Removing a member of a limited liability company can be difficult if the member is unwilling to leave or doesn't accept a buyout offer. If the LLC's operating agreement includes removal and buyout procedures, it can make the process somewhat easier.
Removal Under Terms of Contract
Most LLCs have operating agreements that spell out how and under what conditions the LLC can remove a member. These agreements are contracts binding on all members.
If the removal is by the mutual agreement of all members including the departing member, removal becomes simply a matter of carrying out the procedures and payments mandated in the operating agreement.
If the unsatisfactory member resists removal, getting him out without a court battle may be difficult even with an operating agreement that covers the conditions for removal. In states, such as Illinois, that have statutory procedures for removing a member for cause, litigation may still be necessary because forcible removal requires court approval. In other states, such as Delaware, which has no removal provisions, courts are often reluctant to intervene.
Another issue complicating the removal of a member is the value of the member's interest. If the departing member feels the value stipulated in the operating agreement is too low, that member always has the option of calling for judicial dissolution -- a sale of the LLC's assets under the supervision of the state court. In fact, if the member won't leave voluntarily and threatens to sue if involuntarily ousted, involuntary, or judicial, dissolution may be the only remaining solution.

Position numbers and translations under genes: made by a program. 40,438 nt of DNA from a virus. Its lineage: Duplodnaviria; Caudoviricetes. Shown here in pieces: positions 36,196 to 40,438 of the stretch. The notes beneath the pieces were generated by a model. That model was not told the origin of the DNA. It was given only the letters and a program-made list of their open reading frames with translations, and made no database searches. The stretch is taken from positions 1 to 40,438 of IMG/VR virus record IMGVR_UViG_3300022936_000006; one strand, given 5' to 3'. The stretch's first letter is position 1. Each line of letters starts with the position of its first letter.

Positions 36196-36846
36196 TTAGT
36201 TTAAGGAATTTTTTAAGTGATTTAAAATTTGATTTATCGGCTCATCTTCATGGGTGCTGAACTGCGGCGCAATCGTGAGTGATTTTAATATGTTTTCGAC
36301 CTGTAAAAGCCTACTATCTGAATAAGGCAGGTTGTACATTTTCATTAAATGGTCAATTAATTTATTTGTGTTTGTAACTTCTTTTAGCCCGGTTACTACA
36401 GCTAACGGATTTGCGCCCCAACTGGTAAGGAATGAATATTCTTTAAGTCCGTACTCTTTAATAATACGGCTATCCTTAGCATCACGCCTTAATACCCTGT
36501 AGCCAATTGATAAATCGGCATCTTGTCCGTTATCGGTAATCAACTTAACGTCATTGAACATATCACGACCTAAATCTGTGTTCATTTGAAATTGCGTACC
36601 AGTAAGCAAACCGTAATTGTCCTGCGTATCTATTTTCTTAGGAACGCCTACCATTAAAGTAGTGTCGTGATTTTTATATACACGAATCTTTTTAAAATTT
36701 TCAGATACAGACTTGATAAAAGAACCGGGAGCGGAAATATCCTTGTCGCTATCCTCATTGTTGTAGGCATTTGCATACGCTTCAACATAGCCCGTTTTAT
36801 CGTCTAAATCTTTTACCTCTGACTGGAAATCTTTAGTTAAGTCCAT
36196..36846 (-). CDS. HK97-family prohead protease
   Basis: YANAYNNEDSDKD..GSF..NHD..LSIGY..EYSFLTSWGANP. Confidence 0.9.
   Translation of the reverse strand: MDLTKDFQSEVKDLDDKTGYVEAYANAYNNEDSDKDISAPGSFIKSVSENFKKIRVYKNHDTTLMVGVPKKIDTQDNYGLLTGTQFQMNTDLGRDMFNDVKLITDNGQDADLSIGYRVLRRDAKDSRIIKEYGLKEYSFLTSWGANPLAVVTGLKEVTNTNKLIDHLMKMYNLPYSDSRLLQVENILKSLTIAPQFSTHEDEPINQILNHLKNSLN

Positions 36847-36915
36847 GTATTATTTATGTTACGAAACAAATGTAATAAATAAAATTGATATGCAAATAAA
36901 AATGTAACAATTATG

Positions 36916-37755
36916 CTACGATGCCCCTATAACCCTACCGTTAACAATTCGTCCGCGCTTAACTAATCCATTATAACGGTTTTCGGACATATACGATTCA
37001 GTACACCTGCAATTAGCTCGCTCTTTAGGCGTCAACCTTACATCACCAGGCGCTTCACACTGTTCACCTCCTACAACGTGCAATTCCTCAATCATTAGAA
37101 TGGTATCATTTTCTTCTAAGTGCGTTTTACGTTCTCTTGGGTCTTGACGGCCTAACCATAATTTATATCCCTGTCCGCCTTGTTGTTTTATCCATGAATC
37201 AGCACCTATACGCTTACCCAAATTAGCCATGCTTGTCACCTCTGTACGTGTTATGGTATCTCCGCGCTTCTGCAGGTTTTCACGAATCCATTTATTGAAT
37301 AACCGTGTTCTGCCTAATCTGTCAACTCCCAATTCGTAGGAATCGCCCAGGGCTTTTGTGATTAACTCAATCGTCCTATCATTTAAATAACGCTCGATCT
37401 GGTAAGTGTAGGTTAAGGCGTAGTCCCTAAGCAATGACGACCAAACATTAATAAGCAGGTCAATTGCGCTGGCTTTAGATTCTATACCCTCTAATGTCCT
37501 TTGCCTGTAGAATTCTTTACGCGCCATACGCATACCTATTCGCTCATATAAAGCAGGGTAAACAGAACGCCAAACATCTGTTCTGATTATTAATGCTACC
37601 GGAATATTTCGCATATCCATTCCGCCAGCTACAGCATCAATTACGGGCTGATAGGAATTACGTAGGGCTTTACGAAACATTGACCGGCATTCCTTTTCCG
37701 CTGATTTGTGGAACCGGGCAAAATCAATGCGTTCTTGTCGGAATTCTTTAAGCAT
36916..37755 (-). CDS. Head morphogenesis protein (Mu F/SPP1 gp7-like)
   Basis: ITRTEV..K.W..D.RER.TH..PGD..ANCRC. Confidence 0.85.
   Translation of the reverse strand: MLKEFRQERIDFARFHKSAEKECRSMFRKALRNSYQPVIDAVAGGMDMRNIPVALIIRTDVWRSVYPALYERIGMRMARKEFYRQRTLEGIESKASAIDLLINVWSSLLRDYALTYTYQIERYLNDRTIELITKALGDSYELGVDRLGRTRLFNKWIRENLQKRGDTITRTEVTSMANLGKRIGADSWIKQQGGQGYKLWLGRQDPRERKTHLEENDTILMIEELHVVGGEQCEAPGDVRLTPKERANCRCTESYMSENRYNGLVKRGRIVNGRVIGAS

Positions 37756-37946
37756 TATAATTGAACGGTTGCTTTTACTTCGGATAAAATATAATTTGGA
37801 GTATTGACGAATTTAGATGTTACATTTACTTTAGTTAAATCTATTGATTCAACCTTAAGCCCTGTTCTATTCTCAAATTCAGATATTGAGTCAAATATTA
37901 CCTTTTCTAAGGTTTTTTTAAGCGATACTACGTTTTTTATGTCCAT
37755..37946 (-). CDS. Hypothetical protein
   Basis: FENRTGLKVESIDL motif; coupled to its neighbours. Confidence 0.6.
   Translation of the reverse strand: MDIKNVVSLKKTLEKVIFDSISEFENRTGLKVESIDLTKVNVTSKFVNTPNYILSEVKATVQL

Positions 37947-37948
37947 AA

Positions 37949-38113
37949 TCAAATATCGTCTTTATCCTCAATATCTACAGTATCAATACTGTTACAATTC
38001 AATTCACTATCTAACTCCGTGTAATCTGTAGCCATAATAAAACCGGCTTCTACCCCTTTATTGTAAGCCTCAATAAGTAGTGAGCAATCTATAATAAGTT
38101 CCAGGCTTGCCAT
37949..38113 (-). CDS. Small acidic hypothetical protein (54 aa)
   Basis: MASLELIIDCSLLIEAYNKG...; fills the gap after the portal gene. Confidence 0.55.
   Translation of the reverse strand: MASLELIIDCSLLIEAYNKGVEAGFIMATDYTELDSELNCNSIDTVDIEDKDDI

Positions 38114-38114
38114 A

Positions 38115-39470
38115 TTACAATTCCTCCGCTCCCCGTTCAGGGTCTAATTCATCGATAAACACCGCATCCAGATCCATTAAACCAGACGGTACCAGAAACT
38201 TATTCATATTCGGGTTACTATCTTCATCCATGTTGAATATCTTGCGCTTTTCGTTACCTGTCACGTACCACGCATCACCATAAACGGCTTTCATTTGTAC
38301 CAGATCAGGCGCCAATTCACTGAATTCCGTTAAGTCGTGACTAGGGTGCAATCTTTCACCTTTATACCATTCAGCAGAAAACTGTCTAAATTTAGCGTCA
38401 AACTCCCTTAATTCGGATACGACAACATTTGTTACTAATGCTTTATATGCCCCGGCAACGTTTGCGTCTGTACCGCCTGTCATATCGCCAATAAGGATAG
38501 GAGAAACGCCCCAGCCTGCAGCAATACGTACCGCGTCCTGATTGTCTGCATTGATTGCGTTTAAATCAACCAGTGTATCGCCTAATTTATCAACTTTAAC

When Removal Isn't Covered in the Operating Agreement
When the operating agreement doesn't cover the terms and methods for removing a member, removal becomes even more difficult. Sometimes the best solution is for all the parties to sit down together and negotiate the terms of a member's buyout. However, feelings can run so high that reasonable discussion becomes unlikely.
Unless the parties can negotiate a settlement, the only other available solutions are often to drop the attempt to remove the member or to call for judicial dissolution. Although dissolution statutes vary somewhat from state to state, they generally align with California's statutes, which call for judicial dissolution whenever the members are deadlocked or mired in internal dissension.
Accomplishing judicial dissolution, however, is never cheap or easy. The supervising judge may begin by appointing forensic CPAs to value the members' interests. Parties to the issue typically retain attorneys, and either side might request a trial before a jury. The dispute itself almost inevitably lowers the value of the LLC's assets. The prospect of escalating trial costs and the declining valuation of the company's assets, however, may provide the motivation for a negotiated removal.